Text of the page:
Ovid’s Metamorphoses is an encyclopedia of about 250 Greek and Roman myths from Creation to Julius Caesar, including Pyramus and Thisbe, Arachne, the Minotaur’s labyrinth, Icarus, Hercules, Pygmalion, Orpheus and Eurydice, King Midas, and more you will probably recognize. These otherwise independent stories are united by Ovid’s theme of change, along with other interesting interweavings, such as Daedalus being both the architect hired by Minos to hide the Minotaur and the engineer who designed the wings of wax and feathers that he and his son Icarus use to escape Crete.
Wes Callihan brings to light dozens of fascinating insights, finds connections with biblical events, and demonstrates the value to Christian students of understanding this ancient epic, among others. For example, in Ovid, man is made in the image of God to rule over the earth. Ovid’s version of the great Flood, following the ages of gold, silver, and bronze, and the violent age of iron, has surprising parallels and differences with scriptures story of Noah. The only survivors, Deucalion and his wife Pyrrha, survive on a small boat, land on a mountain, but repopulate the world by throwing rocks behind them, which then grow into people. This demonstrates both the historicity and superiority of the biblical account.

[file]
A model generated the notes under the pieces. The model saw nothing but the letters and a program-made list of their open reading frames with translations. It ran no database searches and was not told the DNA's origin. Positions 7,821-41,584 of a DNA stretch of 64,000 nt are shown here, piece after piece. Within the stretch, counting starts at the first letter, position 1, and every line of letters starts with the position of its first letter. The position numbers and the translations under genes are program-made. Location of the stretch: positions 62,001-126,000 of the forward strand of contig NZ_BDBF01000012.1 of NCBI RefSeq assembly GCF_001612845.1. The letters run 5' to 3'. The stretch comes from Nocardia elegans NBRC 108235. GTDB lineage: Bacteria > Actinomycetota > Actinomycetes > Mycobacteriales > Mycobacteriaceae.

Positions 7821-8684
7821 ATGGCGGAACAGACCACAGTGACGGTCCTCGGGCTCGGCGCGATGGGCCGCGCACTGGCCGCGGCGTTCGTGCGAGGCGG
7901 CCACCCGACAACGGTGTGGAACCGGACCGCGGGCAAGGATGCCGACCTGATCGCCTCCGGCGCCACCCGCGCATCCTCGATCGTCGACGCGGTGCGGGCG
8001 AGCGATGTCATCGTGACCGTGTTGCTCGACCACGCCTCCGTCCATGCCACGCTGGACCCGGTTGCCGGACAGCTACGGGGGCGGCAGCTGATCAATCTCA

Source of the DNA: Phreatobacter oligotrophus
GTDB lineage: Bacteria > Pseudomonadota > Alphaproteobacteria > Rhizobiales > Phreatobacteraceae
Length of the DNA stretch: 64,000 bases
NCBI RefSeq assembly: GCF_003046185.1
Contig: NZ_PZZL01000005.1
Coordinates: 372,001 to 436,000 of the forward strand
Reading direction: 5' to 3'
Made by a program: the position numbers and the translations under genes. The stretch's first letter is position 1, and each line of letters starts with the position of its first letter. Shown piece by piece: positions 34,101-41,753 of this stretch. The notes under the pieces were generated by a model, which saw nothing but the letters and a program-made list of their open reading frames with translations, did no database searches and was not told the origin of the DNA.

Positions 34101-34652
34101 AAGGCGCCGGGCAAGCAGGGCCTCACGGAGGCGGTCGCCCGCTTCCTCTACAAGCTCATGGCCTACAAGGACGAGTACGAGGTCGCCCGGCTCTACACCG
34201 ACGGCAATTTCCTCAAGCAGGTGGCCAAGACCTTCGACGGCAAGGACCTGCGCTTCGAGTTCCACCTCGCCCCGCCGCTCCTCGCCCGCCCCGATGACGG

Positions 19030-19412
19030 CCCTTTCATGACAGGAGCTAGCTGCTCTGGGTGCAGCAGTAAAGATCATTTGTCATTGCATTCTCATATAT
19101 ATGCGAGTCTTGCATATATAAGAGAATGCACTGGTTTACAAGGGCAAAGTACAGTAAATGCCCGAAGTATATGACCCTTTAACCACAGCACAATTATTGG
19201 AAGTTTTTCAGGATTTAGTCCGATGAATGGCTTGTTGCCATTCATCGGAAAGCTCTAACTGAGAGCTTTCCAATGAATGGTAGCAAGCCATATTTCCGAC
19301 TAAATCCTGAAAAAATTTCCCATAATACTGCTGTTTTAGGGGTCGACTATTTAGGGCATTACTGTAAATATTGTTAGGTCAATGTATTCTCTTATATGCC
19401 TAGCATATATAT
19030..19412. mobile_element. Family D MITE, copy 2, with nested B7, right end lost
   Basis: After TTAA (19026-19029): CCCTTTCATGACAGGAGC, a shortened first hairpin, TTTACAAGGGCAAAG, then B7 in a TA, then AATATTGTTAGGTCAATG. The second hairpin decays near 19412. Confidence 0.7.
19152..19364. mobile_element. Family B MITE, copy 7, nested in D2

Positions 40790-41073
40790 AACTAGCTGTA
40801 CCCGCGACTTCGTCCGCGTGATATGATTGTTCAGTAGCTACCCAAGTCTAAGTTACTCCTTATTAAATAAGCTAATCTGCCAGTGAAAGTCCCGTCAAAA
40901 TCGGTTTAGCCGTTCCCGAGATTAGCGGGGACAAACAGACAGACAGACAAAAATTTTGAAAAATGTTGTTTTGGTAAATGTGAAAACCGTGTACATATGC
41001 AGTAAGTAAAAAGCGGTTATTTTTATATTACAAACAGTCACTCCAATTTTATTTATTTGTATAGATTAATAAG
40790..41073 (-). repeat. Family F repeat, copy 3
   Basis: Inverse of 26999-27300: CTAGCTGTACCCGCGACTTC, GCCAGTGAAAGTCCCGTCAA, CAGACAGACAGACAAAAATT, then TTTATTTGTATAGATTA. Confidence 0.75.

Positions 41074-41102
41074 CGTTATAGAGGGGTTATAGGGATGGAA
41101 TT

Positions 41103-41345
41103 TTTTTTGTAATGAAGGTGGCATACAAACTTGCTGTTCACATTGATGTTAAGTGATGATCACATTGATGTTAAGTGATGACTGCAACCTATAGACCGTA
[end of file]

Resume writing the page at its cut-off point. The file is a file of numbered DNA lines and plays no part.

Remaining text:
As someone who enjoys science, I was particularly intrigued by three further associations made by Wes Callihan. First, the myth that the lyre of Orpheus (the singer who lost his wife Eurydice at the last moment while leading her out of Hades) became at his death the constellation Lyra, which Wes shows how to locate in the summer sky. Second, the stories of the Greek philosopher Pythagoras, who believed that everything is flux, that nothing is permanent: elements, heavens, seasons, our bodies, features of the earth, and kingdoms of men all show continual change. Mr. Callihan waxes fluent with this theme, making many connections to later literature and philosophy. Third, the fact that the year the Julius Caesar died, 44 BC, a great comet appeared that was so bright it was visible even during the day, an event taken by the Romans to signify that Caesar had been deified.
I continue to enjoy this challenge from Roman Roads, and look forward to the final lesson on Lucretius, Statius, and Lucan.